Stuart Heritage thinks The Apprentice UK has run its course, and writes in The Guardian: ‘The Apprentice has had its day. It’s running on fumes. It’s time to replace it with something more exciting, such as a 40-part retrospective on the history of the milk carton, or a static shot of someone trying to dislodge some food from between their teeth with the corner of an envelope.’

November
Doctor Who takes a selfie and photobombs himself.

   Andrew Little becomes Labour leader, and is quoted in the Fairfax Press (who, according to one caption, says his mother’s name is Cecil): ‘I’m not going to resile from being passionate about working men and women being looked after, having a voice, and being able to go to work safe and earn well. That’s what I stand for.
   ‘The National party have continued to run what I think is a very 1970s prejudice about unions … We have [in New Zealand] accepted a culture that if you are big, bold and brassy you will stand up for yourself. But [this] Government is even stripping away protections [from] those who are bold enough to do so.
   ‘I think New Zealanders are ready for someone who will talk bluntly about those who are being left behind. That’s what I’ll be doing.’
   I’m not a Labour voter but I was impressed.
   I advise my friend Keith Adams in Britain, who laments the driving standards there, that in order to have the road toll we have, they’d need to kill another 2,000 per annum. ‘The British driver is a well honed, precision pilot compared to one’s Kiwi counterpart.’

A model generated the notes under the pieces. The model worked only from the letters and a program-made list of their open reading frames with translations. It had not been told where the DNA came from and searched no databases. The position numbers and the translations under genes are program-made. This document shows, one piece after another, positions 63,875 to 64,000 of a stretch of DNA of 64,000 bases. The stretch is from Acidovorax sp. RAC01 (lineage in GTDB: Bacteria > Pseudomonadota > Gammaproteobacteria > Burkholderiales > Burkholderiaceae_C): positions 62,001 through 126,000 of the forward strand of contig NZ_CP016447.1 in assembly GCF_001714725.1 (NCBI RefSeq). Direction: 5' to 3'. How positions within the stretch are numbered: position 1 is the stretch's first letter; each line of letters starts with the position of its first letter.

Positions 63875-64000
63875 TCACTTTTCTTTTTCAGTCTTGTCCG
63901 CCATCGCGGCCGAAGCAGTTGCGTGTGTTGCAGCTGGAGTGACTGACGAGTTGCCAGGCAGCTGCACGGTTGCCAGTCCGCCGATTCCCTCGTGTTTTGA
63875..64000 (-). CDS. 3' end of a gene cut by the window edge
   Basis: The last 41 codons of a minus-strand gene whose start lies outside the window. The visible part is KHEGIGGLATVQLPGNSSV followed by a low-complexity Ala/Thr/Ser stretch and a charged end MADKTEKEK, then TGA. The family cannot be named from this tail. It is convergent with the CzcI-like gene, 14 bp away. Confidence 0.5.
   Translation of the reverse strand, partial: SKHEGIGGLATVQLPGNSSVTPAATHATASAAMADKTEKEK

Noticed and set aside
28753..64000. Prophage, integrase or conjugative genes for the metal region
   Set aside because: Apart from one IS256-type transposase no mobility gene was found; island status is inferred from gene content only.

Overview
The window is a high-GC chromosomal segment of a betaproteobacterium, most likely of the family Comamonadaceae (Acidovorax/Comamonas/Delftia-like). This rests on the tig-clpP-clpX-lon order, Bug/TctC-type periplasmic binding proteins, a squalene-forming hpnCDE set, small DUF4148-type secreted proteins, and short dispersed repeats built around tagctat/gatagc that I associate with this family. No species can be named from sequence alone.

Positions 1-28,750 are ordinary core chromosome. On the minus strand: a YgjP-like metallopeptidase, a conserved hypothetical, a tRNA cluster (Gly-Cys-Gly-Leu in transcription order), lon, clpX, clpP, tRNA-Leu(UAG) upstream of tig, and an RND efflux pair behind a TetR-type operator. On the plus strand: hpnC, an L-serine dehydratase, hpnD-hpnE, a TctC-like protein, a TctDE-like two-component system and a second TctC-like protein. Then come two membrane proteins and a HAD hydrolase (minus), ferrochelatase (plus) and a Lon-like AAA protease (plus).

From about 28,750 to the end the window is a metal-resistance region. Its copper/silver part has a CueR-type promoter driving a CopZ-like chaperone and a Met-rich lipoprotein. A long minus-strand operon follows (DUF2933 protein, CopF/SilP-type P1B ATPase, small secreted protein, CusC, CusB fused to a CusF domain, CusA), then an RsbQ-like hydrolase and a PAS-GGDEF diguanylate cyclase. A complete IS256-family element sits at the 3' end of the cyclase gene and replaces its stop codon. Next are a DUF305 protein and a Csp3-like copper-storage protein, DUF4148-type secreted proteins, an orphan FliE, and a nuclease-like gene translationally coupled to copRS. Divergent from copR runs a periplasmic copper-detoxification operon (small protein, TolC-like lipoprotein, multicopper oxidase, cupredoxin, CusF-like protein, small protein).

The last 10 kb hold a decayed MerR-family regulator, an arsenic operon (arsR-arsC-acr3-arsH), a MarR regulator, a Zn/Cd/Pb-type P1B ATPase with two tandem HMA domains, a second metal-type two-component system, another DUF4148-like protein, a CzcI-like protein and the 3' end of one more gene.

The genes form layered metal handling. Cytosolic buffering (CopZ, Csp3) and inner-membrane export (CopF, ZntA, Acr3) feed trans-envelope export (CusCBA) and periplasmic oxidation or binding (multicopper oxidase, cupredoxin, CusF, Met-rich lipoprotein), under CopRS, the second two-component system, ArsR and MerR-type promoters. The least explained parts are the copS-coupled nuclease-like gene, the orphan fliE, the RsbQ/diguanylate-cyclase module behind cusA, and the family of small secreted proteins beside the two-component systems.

December
Julian Assange on Google, and confirmation that the company has handed over personal data to the US Government. He calls Eric Schmidt ‘Google’s secretary of state, a Henry Kissinger-like figure whose job it is to go out and meet with foreign leaders and their opponents and position Google in the world.’
   The Sydney siege and the tragic deaths of Katrina Dawson and Tori Johnson.
   The killing of NYPD officers Rafael Ramos and Wenjian Liu. The NYPD doesn’t look very white to me, but a murderer used the death of Eric Garner as an excuse to murder a Dad and a newlywed.
   My second post on those CBS TV attempts to create a show about Sherlock Holmes set in the modern day in the US, partnered with a woman: on 1993’s 1994 Baker Street.

   Craig Ferguson hosts his last Late Late Show. And more’s the pity: he’s one of the old school, never bitter, and never jumped on the bandwagon attacking celebrities.

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Posted in business, China, culture, Hong Kong, humour, interests, internet, media, New Zealand, politics, publishing, TV, typography, UK, USA | 2 Comments »


All the Geelys on Autocade

01.12.2014

The Geely King Kong Hatchback, one of the new entries on the Autocade website.

Not that I blogged it at the time, but Geely’s multi-brand strategy in 2009 felt doomed. Earlier this year, the company retreated, and brought everything from Englon, Gleagle and Emgrand back under its parent brand again.
   It wasn’t unlike Mazda’s attempt to do the same in the early 1990s, when it began selling cars under marques such as Efini, Autozam and Eunos, as well as its own brand. The bursting of Japan’s bubble economy didn’t help things, but the problems went deeper than that. Those who were used to buying a Mazda Capella from a certain outlet were surprised to find that it had become one of these new channels, and there was no Capella or equivalent to be seen. In fact, for those years, there was no Capella—a nameplate Japanese buyers had become accustomed to for decades—as Mazda decided to offer cars such as the Cronos, which went over the 1,700 mm width that landed it in a higher tax bracket.